Professor Michael "Bodhi" Rogers presents at the 10th International Conference of Archaeological Prospection in Vienna, Austria

06/11/2013

Contributed by Jill Ackerman

Title: A multi‐method examination of an American Revolutionary War era house fort in New York State's Mohawk Valley Authors: Michael Rogers and Scott Stull

New York State’s Mohawk River Valley runs 240 kilometers starting just east of Lake Ontario and connecting with the Hudson River near Albany, New York. During the eighteenth century the Mohawk Valley was a frontier region with significant economic, military, and political importance in the emerging United States of America. Dutch, French, German, Irish, and Scottish immigrants settled the valley with the establishment of several fortified houses. These houses vary in appearance and spatial organization that created cultural identity for each owner. Fort Johnson was built by Sir William Johnson, an immigrant from Ireland who commanded Iroquois and colonial militia during the French and Indian War. Sir William Johnson learned the Mohawk Indian language and customs and was eventually appointed as the Superintendent of Indian Affairs for the Northern Region.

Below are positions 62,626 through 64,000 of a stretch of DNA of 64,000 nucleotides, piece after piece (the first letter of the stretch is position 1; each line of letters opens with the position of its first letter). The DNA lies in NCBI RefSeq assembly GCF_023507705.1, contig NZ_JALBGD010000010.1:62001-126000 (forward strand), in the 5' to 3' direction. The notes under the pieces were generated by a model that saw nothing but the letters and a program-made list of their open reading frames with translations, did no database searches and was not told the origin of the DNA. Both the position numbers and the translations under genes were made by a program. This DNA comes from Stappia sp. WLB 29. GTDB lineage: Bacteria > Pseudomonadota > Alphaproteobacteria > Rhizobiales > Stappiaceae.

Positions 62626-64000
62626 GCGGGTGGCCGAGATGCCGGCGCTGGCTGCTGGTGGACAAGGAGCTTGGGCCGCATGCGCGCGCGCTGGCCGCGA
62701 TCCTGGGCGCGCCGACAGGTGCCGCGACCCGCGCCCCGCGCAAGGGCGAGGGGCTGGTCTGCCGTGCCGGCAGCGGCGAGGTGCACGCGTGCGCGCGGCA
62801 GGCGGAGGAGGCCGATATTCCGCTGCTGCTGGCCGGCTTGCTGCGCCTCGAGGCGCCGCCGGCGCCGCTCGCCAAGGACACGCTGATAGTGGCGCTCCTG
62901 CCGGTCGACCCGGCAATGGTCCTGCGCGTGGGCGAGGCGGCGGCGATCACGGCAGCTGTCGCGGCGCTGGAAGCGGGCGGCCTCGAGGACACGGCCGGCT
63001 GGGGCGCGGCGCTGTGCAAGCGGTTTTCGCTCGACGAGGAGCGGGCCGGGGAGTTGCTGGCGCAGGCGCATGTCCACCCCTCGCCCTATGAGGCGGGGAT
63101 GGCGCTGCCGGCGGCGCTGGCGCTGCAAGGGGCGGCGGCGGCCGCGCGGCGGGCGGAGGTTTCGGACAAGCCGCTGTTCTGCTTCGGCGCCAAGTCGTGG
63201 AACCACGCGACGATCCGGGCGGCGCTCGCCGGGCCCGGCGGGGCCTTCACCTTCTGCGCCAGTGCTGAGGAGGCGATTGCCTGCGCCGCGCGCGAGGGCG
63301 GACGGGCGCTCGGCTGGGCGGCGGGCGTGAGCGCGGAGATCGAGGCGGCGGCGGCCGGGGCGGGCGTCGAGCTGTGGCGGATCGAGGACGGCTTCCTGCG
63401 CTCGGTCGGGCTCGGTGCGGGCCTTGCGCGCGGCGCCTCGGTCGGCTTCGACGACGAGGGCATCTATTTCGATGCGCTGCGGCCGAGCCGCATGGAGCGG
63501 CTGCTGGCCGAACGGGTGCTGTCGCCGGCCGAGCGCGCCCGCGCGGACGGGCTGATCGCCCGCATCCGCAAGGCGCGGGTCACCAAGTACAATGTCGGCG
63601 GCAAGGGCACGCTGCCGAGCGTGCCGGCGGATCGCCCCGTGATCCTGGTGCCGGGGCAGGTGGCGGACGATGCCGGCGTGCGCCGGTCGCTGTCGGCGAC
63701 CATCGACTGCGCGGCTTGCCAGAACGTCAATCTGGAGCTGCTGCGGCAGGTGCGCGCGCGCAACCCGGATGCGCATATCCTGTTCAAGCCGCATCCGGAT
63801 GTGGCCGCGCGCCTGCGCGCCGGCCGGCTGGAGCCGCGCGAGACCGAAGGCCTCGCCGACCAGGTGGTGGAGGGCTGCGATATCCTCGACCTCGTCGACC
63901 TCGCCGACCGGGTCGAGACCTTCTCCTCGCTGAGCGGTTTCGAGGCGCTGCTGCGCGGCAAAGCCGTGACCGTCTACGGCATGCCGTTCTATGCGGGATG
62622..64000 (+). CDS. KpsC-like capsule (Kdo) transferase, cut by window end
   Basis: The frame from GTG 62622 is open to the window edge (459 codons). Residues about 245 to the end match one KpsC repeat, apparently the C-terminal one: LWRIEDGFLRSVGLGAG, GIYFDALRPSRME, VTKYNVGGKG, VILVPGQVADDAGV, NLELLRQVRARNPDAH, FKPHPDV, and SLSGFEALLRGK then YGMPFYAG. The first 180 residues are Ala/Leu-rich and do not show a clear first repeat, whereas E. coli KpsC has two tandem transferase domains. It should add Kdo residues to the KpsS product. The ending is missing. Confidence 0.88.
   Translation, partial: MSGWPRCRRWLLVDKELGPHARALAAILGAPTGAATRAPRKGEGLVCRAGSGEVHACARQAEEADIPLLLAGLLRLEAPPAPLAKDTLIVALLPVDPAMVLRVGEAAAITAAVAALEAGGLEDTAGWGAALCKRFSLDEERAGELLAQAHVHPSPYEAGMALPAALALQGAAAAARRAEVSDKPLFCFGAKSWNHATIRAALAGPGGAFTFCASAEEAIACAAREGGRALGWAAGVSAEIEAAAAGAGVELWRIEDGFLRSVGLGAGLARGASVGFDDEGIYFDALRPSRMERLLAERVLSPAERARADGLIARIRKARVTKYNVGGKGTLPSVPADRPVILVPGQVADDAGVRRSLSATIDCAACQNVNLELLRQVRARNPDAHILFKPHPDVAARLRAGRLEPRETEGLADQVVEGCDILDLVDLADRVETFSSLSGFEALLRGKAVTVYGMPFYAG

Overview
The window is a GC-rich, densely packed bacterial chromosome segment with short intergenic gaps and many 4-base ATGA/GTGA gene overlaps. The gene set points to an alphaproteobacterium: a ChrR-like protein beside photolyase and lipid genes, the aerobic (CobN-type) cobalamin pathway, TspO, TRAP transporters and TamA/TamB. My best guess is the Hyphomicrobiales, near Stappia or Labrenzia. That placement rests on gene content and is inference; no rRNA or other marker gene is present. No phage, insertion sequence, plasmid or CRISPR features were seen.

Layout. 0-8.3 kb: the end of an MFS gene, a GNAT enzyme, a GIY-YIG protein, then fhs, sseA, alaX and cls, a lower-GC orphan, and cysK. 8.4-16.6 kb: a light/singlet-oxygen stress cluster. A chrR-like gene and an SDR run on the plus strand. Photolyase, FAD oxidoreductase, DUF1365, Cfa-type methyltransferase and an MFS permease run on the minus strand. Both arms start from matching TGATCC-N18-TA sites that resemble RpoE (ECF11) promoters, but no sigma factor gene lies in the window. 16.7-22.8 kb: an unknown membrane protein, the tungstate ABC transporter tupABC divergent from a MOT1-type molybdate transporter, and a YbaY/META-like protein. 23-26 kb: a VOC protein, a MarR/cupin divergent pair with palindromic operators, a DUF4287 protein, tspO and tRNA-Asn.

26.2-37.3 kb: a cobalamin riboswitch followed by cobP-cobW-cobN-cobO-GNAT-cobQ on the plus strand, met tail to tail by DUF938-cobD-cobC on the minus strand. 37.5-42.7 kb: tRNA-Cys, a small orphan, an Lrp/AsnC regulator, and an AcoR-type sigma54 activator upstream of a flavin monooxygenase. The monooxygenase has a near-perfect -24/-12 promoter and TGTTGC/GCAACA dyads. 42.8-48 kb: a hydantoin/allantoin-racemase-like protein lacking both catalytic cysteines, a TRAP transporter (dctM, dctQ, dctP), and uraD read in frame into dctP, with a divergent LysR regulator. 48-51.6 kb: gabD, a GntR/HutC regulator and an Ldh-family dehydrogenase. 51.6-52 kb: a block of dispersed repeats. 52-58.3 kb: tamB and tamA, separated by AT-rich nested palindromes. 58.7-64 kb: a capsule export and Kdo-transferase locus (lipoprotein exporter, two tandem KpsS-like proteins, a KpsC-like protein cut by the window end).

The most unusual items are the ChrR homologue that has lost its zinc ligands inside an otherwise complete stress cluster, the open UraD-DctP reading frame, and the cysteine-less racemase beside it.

Fort Johnson was the embodiment of Sir Johnson’s elite status. The structure is a central passage house with two rooms on either side of the passage, a full second floor with attic, and a working cellar. The attic contained gun swivel mounts in the window frames that were used to defend the house if attacked. Outbuildings provided space for industrial activities, with the house displaying a symmetrical front façade to all who passed by along the King’s Road.

Archaeogeophysics, archaeological excavation, architectural examination, and historic documentation were combined to obtain a better understanding of how Sir Johnson expressed his cultural identity with Fort Johnson.  Ground-penetrating radar, magnetometry, and resistivity surveys of the property surrounding Fort Johnson identified intentional modification of the landscape to include changes over time to access routes to the front door. Excavation identified several layers of varying material to include cobbles, limestone pavers, sand, coal ash, and shale.

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http://www.ithaca.edu/intercom/article.php/20130611134820814